U.S. Commerical Real Estate Rebounds in November, But Global Investment Continues To Dip

U.S. Commerical Real Estate Rebounds in November, But Global Investment Continues To Dip

After an October where it appeared the bottom was dropping out of the commercial real estate market (CRE), The Green Street Commercial Property Price Index® in November reported a not-so-bad performance. While the index detailed a 13% drop in October, the latest numbers show only a 0.6% drop in November. 

“2022 has been all about interest rates and the negative impact they’ve had on values,” said Peter Rothemund, co-head of strategic research at Green Street. “The good news is that commercial property valuations have improved quite a bit over the past several weeks as bond yields have retreated. While pricing may continue to go down, the large moves should be behind us.”

That’s good news for a sector that saw apartments, offices, strip malls and healthcare-related properties experience double-digit dips a month earlier. Green Street reported the most significant sectors showing pricing declines in November were apartments and net lease properties, which aligns with reports that apartment vacancies have risen with rates dropping in recent months.

The Green Street CPPI®, which is appraisal-based, sometimes varies from other indices that track commercial property prices based on transactions. 

Jones Lang LaSalle Inc., a global commercial real estate services company, reported in November that global direct investment in real estate fell for the first time on a quarterly, annual basis since the beginning of the pandemic, down 24% to $234 billion. JLL attributed the drop to an “uncertain economy, monetary policy and geopolitics.”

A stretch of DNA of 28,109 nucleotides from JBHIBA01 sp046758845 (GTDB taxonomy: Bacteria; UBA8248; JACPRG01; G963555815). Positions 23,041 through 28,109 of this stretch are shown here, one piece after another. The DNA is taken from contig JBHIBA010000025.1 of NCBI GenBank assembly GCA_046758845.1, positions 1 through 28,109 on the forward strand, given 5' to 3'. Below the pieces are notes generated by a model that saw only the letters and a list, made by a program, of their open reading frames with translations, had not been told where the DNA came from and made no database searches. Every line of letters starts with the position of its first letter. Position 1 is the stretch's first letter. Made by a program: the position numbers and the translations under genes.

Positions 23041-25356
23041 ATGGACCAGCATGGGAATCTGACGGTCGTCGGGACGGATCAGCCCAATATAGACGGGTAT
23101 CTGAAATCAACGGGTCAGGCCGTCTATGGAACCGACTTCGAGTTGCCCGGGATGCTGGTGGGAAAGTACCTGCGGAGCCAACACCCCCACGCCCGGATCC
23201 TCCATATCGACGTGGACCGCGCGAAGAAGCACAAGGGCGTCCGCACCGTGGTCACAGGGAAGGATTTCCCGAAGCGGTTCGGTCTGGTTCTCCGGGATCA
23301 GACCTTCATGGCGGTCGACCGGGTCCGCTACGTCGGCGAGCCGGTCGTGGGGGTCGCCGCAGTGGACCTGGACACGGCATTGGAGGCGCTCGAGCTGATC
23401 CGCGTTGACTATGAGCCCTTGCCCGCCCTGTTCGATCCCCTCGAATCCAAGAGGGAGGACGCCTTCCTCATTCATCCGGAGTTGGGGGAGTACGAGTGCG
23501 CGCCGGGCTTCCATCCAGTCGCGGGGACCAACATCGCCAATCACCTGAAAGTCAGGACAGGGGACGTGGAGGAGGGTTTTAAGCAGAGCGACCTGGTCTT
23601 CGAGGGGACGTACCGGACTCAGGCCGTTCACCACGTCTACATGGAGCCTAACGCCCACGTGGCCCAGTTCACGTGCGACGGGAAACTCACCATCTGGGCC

Global CRE services company Newmark Group Inc. Executive Managing Director of Global Research David Bitner told GlobeSt.com that while the U.S. economy continues to grow, an imminent recession is highly likely. 

Bitner said a tightening job market, with 1.7 jobs available for every unemployed person, represents “a dynamic that has initiated a chain reaction in which wages are growing at their fastest pace in decades, causing a subsequent spike in inflation and, ultimately, a rapid increase in rates from the Federal Reserve.” 

Bitner believes that has contributed to CRE “declining overall, though the activity that is occurring remains focused on the residential and industrial sectors.”

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Posted In: Alternative investmentscommercial real estateGreen Street AdvisorsJones Lang LaSalleNewmark Groupreal estate investingReal Estate
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